Part of adulting is finding a career that you absolutely love. And sure, you might have to go through some duds before you find the right fit, but sooner or later, you’ll land your dream job. But no matter where you are in your journey, learning how to deal with coworkers of all ages will undoubtedly be a part of the job description. As more millennials become managers, each generation’s different management, culture and communication styles will become even more apparent — and it may not be super clear how to work well together. So how do you thrive when you’re working with all generations? We called up Samar Birwadker, CEO and founder at Good.Co, to give us his best tips for getting along with everyone (well… almost) at your nine-to-five.
1. Forget the number and get to know the individual. Unless you’re an entrepreneur in the super early stages of your biz, you’re going to be interacting with colleagues in one way or another, so it’s important to understand where they’re coming from. Samar says, “The most important insight I can recommend is that a person is not their demographic. Research shows that people age at totally different rates and that ‘actual’ age is not always a good predictor of attitudes and behavior. Studies have also shown that aging can be a self-fulfilling prophecy. There’s real truth in the idea that you’re ‘only as old as you feel.’”
He also adds that Good.Co data challenges many of the most common stereotypes about age. “We found that people in the 45-60-age bracket were just as motivated and open to taking risks as 18-25-year-old millennials — and more open to creative thinking.” That’s right, millennials: Gen X and Boomers are still coming up with a lot of fresh ideas.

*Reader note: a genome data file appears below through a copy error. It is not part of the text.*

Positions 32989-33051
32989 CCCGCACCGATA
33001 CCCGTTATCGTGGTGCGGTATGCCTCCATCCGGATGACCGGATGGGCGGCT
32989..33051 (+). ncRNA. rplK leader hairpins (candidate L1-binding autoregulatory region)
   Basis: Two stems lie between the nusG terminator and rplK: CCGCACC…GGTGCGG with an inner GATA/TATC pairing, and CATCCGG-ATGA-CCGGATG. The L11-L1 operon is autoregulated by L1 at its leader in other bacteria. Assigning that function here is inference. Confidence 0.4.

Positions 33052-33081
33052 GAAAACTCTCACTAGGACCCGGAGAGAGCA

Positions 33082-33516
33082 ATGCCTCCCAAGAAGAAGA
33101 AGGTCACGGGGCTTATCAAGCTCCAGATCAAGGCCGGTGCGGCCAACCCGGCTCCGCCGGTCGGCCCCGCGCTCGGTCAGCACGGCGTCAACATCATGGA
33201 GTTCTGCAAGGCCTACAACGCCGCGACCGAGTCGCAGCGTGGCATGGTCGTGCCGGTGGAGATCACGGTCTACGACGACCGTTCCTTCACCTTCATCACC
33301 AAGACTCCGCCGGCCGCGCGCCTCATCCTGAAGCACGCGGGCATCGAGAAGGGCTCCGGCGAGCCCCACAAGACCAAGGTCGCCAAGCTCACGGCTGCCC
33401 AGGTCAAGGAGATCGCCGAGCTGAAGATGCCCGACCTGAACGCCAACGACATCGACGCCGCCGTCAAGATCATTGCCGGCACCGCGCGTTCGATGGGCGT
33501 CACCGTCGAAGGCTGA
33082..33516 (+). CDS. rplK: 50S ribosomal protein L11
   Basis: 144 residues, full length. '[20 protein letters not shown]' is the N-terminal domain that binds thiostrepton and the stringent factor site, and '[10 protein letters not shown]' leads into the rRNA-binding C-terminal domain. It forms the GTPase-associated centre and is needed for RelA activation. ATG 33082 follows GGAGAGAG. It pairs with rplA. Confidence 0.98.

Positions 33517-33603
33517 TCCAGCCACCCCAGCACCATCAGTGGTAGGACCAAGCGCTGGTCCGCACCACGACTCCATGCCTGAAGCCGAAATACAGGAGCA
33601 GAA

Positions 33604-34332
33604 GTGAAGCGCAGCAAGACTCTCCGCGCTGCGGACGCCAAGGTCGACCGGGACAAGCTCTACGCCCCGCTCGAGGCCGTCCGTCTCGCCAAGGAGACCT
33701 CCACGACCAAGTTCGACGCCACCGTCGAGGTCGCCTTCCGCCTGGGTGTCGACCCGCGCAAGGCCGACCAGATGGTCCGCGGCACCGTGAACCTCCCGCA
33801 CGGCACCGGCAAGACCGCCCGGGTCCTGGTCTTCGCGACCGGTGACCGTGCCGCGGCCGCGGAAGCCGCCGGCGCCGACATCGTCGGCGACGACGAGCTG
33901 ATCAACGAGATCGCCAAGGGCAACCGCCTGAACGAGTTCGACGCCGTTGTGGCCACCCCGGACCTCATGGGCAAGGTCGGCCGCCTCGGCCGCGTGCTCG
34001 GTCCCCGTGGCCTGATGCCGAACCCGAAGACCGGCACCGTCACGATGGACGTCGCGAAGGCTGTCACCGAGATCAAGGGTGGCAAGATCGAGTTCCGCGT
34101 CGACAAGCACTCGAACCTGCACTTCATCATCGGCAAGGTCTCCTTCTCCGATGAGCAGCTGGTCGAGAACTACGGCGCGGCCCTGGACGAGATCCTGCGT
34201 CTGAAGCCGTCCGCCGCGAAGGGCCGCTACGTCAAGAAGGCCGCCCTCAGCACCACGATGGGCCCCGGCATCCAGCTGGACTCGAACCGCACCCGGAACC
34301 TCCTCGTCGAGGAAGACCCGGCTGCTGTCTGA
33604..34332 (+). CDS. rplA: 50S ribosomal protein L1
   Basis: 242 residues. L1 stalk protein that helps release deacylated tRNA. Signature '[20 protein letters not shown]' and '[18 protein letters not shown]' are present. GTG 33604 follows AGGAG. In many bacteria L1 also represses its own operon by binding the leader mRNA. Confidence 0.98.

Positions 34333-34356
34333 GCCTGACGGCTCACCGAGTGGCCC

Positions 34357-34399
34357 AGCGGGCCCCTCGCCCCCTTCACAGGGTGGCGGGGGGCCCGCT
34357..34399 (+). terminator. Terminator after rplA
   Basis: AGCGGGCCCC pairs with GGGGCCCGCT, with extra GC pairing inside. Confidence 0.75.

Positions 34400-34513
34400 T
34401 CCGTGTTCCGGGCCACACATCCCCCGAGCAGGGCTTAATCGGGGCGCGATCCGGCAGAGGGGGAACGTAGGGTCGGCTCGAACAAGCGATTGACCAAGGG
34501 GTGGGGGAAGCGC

2. Embrace diversity. Honestly, how fun would life be if everyone was the same? Yawn. “Even where age-related differences exist, it doesn’t follow the notion that a younger life is a better life. Some of our data shows that workers 45-60 are actually more open as leaders. This group’s leadership style is based on encouragement and respect for different perspectives, compared to the younger group of millennials, who tend to focus more on achieving personal success.” Whoa. Time to start appreciating your boss’s management style.
3. Understand that learning is bidirectional. Being a social media whiz doesn’t mean you know more than your older coworkers. Samar explains: “Our data suggests that, on average, older workers can put aside their ego to fit more easily into a wider organizational culture. This broader perspective allows for a more measured, tactical approach in decision making and networking. Younger workers can, therefore, benefit from the experience of their elders in strategy and social communication, but knowledge sharing goes both ways. People who began their careers before the digital and mobile revolution can benefit from their younger, more tech-savvy colleagues.” He says teams that include workers of different ages have a greater opportunity to learn from each other, and will be more open to doing so if they’re focused on a common goal.
4. Recognize that age matters less where career paths are not linear. “It’s a common worry for older people who see younger colleagues promoted above them to think they might be past it, superseded by a younger generation, but this is much less true today than it might have been even a few decades ago. These days, career paths are much less linear, and age much less relevant. If you’re a younger boss, don’t assume that your older team member has missed the boat. They might be in the first phase of their second, or third or fourth career,” advises Samar.
Tweet us how you bond with your older or younger coworkers @BritandCo!
(Photos via Getty)